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V8 Power Brings Economy and Speed

A high nose and substantial landing gear fairings give Altitude Group’s V8 powered P85 a classic race plane appearance.

By Randy Dufault

July 23, 2015 - Power systems developed for vehicle propulsion outside of aviation have one thing going for them that the aircraft industry, amateur-built or otherwise, cannot typically offer: sheer volume.

“I can’t even imagine how much money GM has invested in developing these engines,” Jeff Ackland of Altitude Group LLC said about the V8 LS engine he is using the company’s new P85 kit design.

The P85 is a derivative of Altitude Group’s Radial Rocket. That aircraft is designed to use the Vedeneyev M14PF Russian nine-cylinder radial engine.

“If you do an all-bells-and-whistles 400-hp M14P, get a constant speed prop, and buy your engine accessories—all that jazz, realistically you are going to spend about $75,000 for the firewall forward,” Ackland said. “Which really, for 400-hp these days, is, believe it or not, a good deal for the total power plant package.

“This V8 package is $20,000 to $24,000 firewall forward. Actually horsepower for horsepower, with the same gear configuration, [the airplane will be] 25 mph faster than with the M14.

“And, of course, we can burn 91 octane mogas. I think there are some things here that will draw people to that installation.”

The fixed-gear, taildragger version of the P85 Ackland has here at EAA AirVenture Oshkosh 2015 is, like a similarly configured Radial Rocket, reminiscent of the Granville Brothers Gee Bee race planes. The nose stands high and the generous landing gear fairings evoke a very classic appearance.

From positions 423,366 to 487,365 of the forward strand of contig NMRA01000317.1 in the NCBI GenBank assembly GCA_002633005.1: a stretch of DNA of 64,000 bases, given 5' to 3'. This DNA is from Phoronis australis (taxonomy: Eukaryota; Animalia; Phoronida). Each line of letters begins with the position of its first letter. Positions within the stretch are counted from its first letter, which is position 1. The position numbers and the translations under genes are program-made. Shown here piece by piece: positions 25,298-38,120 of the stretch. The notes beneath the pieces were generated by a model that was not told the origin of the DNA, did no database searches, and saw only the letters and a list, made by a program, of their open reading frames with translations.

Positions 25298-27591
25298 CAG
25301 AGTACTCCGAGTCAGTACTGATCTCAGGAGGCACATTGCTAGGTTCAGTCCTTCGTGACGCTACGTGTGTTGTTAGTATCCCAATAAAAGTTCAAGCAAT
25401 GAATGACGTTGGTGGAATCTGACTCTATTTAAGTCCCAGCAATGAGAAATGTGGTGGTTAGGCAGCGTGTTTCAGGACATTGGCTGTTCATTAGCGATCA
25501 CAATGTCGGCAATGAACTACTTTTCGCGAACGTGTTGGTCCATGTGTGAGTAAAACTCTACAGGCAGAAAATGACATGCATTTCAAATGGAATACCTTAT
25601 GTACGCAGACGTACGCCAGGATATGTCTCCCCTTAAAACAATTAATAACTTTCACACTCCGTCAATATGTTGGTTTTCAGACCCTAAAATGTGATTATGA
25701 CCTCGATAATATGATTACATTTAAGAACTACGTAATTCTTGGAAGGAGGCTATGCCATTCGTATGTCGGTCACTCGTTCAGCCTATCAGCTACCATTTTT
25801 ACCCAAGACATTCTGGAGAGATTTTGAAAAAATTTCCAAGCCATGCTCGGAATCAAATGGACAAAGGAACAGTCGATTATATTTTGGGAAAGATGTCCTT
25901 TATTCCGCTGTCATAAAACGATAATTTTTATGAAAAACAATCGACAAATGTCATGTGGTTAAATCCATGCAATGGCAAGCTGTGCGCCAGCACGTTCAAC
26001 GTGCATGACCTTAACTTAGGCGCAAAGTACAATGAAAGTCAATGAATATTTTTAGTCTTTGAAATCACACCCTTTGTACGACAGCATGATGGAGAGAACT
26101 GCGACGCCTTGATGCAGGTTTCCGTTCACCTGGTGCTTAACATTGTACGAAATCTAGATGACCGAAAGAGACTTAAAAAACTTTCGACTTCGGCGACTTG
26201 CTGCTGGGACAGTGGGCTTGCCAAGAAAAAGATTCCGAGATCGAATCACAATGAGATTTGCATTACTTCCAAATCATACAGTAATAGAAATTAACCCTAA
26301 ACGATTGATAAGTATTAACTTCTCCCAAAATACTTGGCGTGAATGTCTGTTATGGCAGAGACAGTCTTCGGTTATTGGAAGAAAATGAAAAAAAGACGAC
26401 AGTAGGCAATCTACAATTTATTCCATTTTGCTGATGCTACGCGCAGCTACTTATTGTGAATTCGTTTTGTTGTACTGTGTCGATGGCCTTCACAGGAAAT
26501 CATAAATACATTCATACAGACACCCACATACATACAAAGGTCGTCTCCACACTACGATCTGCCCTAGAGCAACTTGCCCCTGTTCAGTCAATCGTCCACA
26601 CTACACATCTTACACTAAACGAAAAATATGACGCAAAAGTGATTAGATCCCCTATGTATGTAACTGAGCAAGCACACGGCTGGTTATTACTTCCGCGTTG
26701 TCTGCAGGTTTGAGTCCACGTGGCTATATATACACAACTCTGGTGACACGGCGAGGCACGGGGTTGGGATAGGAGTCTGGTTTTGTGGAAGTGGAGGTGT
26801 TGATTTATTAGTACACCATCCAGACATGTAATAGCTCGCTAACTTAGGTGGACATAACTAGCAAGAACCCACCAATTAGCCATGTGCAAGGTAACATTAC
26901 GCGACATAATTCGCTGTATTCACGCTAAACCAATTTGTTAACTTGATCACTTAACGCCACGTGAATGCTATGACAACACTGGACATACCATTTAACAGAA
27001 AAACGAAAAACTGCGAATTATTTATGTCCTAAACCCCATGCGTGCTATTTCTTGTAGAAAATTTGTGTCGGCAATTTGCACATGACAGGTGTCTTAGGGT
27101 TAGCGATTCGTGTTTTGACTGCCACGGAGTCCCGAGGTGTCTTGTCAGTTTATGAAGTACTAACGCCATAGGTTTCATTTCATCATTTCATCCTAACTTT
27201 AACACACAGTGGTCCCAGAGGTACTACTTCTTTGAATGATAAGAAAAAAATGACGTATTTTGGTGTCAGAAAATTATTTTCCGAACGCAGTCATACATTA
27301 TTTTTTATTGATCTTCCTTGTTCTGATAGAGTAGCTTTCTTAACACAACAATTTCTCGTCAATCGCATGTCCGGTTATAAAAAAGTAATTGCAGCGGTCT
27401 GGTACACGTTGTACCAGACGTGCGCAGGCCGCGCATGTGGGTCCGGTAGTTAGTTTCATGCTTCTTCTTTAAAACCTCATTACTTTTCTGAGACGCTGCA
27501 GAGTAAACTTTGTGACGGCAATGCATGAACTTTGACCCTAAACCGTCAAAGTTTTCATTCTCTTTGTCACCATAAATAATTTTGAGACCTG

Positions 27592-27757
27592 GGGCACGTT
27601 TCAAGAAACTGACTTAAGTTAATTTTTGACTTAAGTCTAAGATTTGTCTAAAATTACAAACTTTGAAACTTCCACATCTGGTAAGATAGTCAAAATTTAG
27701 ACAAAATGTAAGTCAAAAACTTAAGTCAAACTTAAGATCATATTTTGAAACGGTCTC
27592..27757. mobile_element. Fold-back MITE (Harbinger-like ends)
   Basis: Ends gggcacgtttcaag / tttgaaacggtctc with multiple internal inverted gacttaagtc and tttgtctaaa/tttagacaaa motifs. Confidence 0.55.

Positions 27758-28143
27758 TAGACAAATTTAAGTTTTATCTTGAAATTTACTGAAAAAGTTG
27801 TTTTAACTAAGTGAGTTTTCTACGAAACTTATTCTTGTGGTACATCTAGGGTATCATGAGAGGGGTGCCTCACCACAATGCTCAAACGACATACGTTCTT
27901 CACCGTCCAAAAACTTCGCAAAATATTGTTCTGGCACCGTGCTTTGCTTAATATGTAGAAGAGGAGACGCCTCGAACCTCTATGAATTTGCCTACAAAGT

For the time being a rough coat of primer covers the craft’s composite airframe. Ackland said that the unfinished appearance is due to the project’s development stage. He expects some more small airframe changes as refinement of the cooling system is completed.

A marine version of the GM LS3 V8 powers the P85. Marine duty cycles, where high continuous power levels are required for extended lengths of time, are similar to what is demanded in an aircraft application.

Much like he did with the engine, Ackland turned to another vehicle type for the reduction drive system necessary when connecting an automotive engine to an aircraft propeller.

“We have a redrive that is built by a company called Ballistic Drives,” Ackland said. “It comes out of the airboat world. They are based in Kansas and it is a beautiful, well-engineered, very stout shaft, very stout gear redrive. It has been engineering analyzed for use in airplanes and it has got plenty of margin. The airboat guys beat on them with 1,500 hp for racing.”

A fixed pitch prop rounds out the economical power package. Ackland expects some builders will opt for a constant speed prop, but he wants to demonstrate that fixed pitch can still deliver performance at a dramatically lower cost.

Other landing gear configurations are planned for the design as well.

Overall Ackland believes the P85 is meeting the goals the company set out to achieve.

“The initial philosophy for this airplane is to show how much performance you can get out of a very simple, very cost effective, propulsion system and airplane,” he said. “I think with fixed gear and a much less exotic engine, this airplane will be capable of 300 mph straight and level.

“That works for me.”
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